Structurally, cementum can be divided into acellular and cellular. However, there is no functional difference between the two.
Acellular Cément forms before cellular Cément, and in fact, a large part of it is formed before the tooth reaches the occlusal surface. This part is more calcified, and Sharpe fibres are the most important ingredient. Cellular dentin cementum covers the root from the collar line to the end of the root but is often absent in the upper third of the root. In this part, the Cément may be completely cellular. The cellular It is thinner (20 to 50 microns) at the collar line of the tooth and thicker than the other at the root tip (150 to 200 microns). This cementum does not contain any cells; the apical border of the pulp cavity (the end hole in the root apex where the arteries and nerves enter the tooth) is surrounded by the cementum. In some teeth, the cementum extends slightly to the inner wall of the dentin, forming a liner for the root canal.
This forms after the cellular Cément and after the tooth reach the occlusal surface. This type of Cément, which covers the apical third of the tooth root, contains cementocytes, is less calcified, and covers a small part of the tooth.
The Clinical Significance
Cementum is more resistant to decay than bone, making orthodontic treatment possible. When a tooth is moved using an orthodontic appliance, the bone is absorbed from the opposite side under pressure, and a new bone is formed in the area under pressure. At the point where the tooth moves, the pressure on the bone and cementum is equal. In addition, as the pressure decreases, this tissue repairs itself, and the connective tissue around the tooth remains intact. Bone and Cément uptake can be predicted. However, in careful orthodontic treatment, it will usually be local and small if Cément uptake occurs. If the analysis and uptake of cementum are high, it could indicate a systemic disorder (possibly a endocrine system disorder).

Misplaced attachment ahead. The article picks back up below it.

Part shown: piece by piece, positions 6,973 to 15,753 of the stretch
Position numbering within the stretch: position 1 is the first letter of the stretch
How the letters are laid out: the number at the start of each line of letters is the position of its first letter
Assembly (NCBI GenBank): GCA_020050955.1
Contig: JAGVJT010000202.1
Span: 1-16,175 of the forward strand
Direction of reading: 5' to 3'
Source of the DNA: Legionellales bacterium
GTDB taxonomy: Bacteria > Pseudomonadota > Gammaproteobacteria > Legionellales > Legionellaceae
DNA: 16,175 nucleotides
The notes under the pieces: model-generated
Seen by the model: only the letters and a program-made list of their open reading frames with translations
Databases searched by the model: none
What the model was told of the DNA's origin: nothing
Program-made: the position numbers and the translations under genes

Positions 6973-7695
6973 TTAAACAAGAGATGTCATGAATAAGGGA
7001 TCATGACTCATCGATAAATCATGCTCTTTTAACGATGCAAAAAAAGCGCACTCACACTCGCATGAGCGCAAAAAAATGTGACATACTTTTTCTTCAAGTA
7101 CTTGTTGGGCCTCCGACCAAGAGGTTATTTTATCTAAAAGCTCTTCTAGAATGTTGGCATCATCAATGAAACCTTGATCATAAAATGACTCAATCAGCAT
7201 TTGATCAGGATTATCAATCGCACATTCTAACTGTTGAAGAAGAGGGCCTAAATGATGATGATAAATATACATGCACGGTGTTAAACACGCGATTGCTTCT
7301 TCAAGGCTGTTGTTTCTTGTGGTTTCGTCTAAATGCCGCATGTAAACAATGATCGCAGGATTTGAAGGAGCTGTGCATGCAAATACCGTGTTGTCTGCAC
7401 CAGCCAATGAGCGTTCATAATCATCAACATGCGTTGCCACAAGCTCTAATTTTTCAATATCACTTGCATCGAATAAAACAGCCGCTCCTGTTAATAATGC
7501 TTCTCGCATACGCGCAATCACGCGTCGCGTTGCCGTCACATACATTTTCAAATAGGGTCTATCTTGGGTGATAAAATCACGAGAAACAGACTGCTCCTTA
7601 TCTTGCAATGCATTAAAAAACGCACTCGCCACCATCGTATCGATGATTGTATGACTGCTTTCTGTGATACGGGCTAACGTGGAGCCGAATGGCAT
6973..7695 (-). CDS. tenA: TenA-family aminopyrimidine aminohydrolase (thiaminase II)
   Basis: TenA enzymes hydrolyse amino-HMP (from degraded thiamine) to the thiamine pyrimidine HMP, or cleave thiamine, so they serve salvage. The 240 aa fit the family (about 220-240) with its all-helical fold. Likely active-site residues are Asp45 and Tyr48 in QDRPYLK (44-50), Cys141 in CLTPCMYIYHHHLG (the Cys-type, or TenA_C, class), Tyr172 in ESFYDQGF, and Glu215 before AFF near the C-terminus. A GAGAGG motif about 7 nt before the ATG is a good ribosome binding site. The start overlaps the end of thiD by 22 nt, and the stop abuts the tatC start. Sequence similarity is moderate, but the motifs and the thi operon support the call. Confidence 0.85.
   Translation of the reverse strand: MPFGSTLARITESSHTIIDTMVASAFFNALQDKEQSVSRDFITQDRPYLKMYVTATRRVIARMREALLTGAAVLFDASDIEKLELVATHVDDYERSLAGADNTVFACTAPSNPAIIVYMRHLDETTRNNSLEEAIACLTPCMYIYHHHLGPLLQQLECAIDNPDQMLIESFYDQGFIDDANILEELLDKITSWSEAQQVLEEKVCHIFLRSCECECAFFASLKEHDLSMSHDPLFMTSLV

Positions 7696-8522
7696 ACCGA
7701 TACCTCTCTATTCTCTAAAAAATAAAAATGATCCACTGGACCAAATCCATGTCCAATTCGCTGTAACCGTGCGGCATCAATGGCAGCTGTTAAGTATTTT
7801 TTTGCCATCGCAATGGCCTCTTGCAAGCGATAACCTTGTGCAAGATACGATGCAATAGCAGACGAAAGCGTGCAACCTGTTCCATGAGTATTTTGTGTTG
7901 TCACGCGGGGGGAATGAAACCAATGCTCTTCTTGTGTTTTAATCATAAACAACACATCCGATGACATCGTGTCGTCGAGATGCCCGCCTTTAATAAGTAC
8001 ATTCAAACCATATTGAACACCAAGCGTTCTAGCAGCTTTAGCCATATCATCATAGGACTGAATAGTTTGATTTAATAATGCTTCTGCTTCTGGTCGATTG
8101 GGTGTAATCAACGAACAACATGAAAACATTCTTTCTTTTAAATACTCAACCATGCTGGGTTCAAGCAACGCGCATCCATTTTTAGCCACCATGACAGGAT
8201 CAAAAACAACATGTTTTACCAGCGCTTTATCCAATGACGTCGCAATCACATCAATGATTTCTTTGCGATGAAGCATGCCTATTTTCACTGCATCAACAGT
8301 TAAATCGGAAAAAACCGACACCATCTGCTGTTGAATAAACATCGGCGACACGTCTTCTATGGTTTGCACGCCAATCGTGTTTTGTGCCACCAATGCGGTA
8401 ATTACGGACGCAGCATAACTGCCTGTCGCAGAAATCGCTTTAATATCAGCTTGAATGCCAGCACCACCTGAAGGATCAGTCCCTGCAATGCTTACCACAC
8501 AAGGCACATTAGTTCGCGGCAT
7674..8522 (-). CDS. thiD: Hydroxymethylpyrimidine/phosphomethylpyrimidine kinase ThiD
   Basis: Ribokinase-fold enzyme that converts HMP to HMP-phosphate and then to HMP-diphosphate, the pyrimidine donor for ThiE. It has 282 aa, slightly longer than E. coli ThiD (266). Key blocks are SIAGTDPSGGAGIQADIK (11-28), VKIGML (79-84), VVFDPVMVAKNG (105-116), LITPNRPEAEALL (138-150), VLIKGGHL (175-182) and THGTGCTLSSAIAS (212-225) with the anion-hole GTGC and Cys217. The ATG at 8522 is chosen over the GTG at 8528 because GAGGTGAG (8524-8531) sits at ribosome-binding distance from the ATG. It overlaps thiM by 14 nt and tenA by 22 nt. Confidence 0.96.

Severe lateral pressure can compress the periodontal connective tissue between the bone and the Cément, causing bleeding, blood clots, and tissue death. Repair may be performed after absorption and degeneration of damaged tissues associated with bone resorption. After stopping the absorption of cementum, the damage heals spontaneously, which occurs with the formation of cellular or cellular cementum or both. Dental dentin may also be absorbed following severe absorption of cementum.
If the tooth is damaged, small or large parts of the Cément may separate from the dentin. This rupture most often occurs at the point where the cementum joins the dentin but may also be at the cementum or dentin. Transverse root canals can heal by forming new cementum and reconnecting the detached parts.
If the Cément does not cover the cervical part of the tooth root, after gingival resorption, the very sensitive dentin remains uncovered in the neck of the tooth. Therefore, with age and gradually, more cementum remains uncovered, and brushing also gradually wears out. Eventually, the tooth becomes sensitive to temperature, chemicals, and mechanical stimuli.